My desire and advice of my mom fight deep in my brain— my internal clock tells me it’s time to have a baby, but my anxiety tells me to establish a sound income first. Then there’s my boyfriend, who turns 31 this year and was ready to start a family yesterday. I tell myself that it’s good to have a baby sooner rather than later, that I want to have a family with him too, that I understand his own desire. But I wish this decision could be more spontaneous, required less planning.

Being transgender, family, let alone pregnancy, comes with some extra challenges. When my boyfriend and I went for our pre-conception consultation, the doctor told us that I’d have to stop taking testosterone six months prior to trying to conceive, as I’d have to be able to track a steady period in order to determine when my body was most fertile. I have to prepare a whole six months in advance before we even try to have a baby. If I decide, within those six months or any time after, to not have the baby myself, we’d have to start over. The time would be wasted, useless. This decision, in a way, is an all or nothing. If at any point I want to even just wait, our timeline is reset. I’ll push back the family I want by another six months, I’ll deprive my boyfriend of the family he too dreams of, dreamt of for the last few months. I don’t want to have to reset, to have to change my plan after finally making my decision on pregnancy.

But I am determined to keep this timeline, and so I continue to search, keeping the baby in mind all the while. My boyfriend tells me that he has a new area he wants to move to after I graduate—south of Minneapolis, as he wants to look for a new job there and be closer to his family. I agree, as I tell him, “I’ll go wherever life takes me.” I find a cute townhouse in that area at $1,460 a month (why are utilities never detailed?) with an open kitchen and living area. It looks like it comes with at least one-car garage! It’s only 2 beds and 1 bath, though. But here’s a cuter townhouse for $2,095 a month, also with an open floor plan! It includes all but two utilities, but the price is too high. However, what if we went for the nicer place? What if we treated ourselves as people often say? What if I get a job and a new baby after I graduate? Why should new parents have to decide on a job versus a family? On a nicer house versus a baby? Business Insider reports that “finances are one of the top reasons why American millennials aren’t having kids or are having fewer kids than they considered ideal,” and that “44% [of women who participated in a survey] said they can’t afford to have more children, and 43% said they waited to have kids because of financial instability.” Picking between these desires is something my own parents didn’t have to do— they could buy a house in 1994 for $200 thousand something, they could have a baby a mere year after buying a house, they could afford to internationally adopt two more children (myself included), yet I am unsure if I will be able to afford the same dream. I am unsure if I will be able to buy a house as nice as theirs, have a baby of my own and then adopt maybe two more (domestically, though, because that’s cheaper). I imagine a standard suburbia house, much like my parents’, with a sizeable yard for the three kids to run about, play on a swing set, and find cool sticks. Inside there is (maybe) vaulted ceilings in the kitchen and living area to make everything feel more open. There has to be a fireplace for the holidays. I’ll have my own little office somewhere, and maybe the basement holds all of my boyfriend and I’s hobbies— his Funko Pops, Gundams, growlers from bars, and my Bigfoot Squishmellows and Sonic the Hedgehog memorabilia. My boyfriend will cook us all dinner and I’ll clean up afterwards, and we’ll all eat together, as a family, at the little kitchen table, just as I did every night with my parents.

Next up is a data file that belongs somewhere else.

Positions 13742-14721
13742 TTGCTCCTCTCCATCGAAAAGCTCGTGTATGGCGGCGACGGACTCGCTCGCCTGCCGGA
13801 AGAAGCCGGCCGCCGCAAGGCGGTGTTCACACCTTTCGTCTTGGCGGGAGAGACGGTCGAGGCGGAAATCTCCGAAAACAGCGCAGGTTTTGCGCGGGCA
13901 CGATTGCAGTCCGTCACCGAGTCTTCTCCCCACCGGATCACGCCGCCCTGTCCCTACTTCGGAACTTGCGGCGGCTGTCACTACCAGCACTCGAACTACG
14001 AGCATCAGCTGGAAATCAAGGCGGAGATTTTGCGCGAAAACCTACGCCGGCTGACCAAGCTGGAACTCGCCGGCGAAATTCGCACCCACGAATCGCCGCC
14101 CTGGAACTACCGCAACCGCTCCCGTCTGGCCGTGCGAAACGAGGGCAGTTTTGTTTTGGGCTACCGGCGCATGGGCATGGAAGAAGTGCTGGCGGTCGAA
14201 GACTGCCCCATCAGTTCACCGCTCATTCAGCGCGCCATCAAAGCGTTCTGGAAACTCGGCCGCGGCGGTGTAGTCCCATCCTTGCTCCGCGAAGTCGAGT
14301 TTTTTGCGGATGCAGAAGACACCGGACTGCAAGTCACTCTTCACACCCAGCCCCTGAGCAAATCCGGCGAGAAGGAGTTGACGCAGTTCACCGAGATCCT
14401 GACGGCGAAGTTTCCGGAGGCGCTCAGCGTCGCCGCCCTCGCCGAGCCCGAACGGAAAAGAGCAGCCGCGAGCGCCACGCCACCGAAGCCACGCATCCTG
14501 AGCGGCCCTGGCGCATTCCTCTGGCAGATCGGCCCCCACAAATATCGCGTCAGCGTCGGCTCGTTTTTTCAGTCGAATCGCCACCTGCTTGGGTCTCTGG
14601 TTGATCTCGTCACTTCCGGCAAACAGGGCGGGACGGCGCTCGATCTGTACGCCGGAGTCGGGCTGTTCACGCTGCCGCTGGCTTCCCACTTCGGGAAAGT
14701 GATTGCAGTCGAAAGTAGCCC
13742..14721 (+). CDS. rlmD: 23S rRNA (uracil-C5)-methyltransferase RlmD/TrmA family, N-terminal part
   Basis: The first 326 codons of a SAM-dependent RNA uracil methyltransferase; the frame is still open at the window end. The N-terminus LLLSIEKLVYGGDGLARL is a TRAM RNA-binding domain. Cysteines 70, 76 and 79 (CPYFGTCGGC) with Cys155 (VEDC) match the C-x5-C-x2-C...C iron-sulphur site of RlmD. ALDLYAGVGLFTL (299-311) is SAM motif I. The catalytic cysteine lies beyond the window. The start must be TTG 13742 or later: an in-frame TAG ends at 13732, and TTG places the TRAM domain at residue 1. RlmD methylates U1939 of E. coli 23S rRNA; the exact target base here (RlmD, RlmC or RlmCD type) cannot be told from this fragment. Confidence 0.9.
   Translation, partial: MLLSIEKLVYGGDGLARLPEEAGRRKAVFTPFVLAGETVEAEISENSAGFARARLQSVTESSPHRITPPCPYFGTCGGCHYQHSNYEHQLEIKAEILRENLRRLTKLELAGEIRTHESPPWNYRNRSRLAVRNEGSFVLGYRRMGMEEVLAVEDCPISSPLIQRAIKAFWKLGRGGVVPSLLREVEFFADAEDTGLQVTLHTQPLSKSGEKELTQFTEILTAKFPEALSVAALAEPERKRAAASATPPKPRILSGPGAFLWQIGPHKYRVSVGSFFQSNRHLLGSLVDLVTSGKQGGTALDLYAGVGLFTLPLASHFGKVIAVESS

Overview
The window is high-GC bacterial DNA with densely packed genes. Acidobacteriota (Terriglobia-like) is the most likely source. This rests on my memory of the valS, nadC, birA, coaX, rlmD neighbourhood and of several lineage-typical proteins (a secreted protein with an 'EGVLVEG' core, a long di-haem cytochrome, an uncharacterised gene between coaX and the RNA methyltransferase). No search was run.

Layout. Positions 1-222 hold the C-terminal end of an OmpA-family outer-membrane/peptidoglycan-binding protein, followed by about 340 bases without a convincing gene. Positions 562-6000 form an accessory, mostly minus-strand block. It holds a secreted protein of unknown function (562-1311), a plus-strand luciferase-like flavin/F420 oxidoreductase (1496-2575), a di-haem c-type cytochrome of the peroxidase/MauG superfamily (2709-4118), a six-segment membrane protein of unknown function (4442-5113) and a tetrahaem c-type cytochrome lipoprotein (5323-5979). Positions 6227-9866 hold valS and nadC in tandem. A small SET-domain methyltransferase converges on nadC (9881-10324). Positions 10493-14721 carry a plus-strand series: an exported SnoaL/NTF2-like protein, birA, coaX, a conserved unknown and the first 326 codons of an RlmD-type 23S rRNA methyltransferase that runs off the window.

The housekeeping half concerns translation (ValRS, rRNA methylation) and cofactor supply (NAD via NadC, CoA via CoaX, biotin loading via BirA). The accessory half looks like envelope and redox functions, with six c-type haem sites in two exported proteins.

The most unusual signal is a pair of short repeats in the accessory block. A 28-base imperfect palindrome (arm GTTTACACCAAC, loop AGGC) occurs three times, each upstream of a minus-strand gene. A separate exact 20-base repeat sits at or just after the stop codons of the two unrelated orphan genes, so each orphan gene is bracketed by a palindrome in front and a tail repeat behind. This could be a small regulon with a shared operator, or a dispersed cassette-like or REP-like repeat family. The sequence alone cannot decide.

But I continue to look at the houses on Zillow, ones that are for rent in and out of my budget, ones that are for sale, ones in areas I never plan to live in, because I am hoping, banking on the idea that maybe, by the grace of God, something in the universe will let me achieve this seemingly impossible dream.

About the author:

Aarron Sholar is a transgender writer who has pieces forthcoming and published in The McNeese Review, Prose Online, Alien Buddha Press, The Under Review, Thin Air Online, Sunspot Lit (awarded the Quarterly Editor’s Prize), Broadkill Review (nominated for Best of the Net and The Pushcart Prize 2022), and others. He holds a BA from Salisbury University and is an MFA candidate in CNF at MNSU, Mankato, where he is Head CNF Editor of Blue Earth Review.

Photo by Towfiqu barbhuiya on Unsplash